(b) if the principal at the time aforesaid 25[resides in any part of India in which this Act is not in force], a power-of-attorney executed before and authenticated by any Magistrate;

(c) if the principal at the time aforesaid does not reside in 18[India], a power-of-attorney executed before and authenticated by Notary Public, or any court, Judge, Magistrate, 26[Indian] Consul or vice-consul, or representative 27[***] of the Central Government:

PROVIDED that the following persons shall not be required to attend at any registration-office or court for the purpose of executing any such power-of-attorney as is mentioned in clauses (a) and (b) of this section, namely-

(i) persons who by reason of bodily infirmity are unable without risk or serious inconvenience so to attend;

(ii) persons who are in jail under civil or criminal process; and

(iii) persons exempt by law from personal appearance in court.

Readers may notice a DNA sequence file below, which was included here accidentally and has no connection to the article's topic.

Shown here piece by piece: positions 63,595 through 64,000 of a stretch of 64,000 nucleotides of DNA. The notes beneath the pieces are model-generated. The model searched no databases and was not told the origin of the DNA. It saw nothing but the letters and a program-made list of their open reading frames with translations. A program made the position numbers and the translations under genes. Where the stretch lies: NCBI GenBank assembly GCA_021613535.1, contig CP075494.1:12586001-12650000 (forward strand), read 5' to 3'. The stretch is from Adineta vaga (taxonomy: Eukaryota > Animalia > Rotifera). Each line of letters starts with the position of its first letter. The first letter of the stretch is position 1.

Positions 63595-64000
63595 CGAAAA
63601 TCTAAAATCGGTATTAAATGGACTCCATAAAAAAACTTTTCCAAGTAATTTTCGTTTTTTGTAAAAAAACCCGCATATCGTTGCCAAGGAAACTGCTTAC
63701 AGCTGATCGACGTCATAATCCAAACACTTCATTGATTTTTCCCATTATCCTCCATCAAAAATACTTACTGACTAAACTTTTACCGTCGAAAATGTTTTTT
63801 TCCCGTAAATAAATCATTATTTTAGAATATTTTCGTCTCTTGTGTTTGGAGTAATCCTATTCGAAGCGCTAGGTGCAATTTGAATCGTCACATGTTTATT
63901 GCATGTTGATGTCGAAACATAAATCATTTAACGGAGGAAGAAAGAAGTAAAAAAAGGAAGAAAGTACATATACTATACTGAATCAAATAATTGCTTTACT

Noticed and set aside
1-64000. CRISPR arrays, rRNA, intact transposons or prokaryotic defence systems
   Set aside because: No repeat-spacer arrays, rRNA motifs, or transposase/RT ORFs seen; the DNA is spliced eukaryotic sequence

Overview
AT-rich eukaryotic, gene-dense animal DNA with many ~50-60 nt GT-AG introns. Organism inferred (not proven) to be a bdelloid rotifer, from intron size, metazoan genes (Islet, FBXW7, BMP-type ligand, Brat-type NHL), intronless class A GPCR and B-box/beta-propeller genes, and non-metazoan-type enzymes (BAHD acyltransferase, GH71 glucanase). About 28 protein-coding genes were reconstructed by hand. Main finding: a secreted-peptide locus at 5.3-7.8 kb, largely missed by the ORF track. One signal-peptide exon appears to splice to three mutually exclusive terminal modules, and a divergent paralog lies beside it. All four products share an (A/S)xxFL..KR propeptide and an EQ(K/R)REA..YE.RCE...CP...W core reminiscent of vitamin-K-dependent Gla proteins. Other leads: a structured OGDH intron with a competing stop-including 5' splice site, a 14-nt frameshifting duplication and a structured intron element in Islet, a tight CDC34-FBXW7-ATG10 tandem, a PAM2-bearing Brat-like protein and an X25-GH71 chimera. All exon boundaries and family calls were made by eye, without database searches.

5[Explanation: In this sub-section "India" means India, as defined in clause (28) of section 3 of the General Clauses Act, 1897.]

(2) In the case of every such person the Registrar or Sub-Registrar or Magistrate, as the case may be, if satisfied that the power-of-attorney has been voluntarily executed by the person purporting to be the principal, may attest the same without requiring his personal attendance at the office or court aforesaid.

(3) To obtain evidence as to the voluntary nature of the execution, the Registrar or Sub-Registrar or Magistrate may either himself go to the house of the person purporting to be the principal, or to the jail in which he is confined, and examine him, or issue a commission for his examination.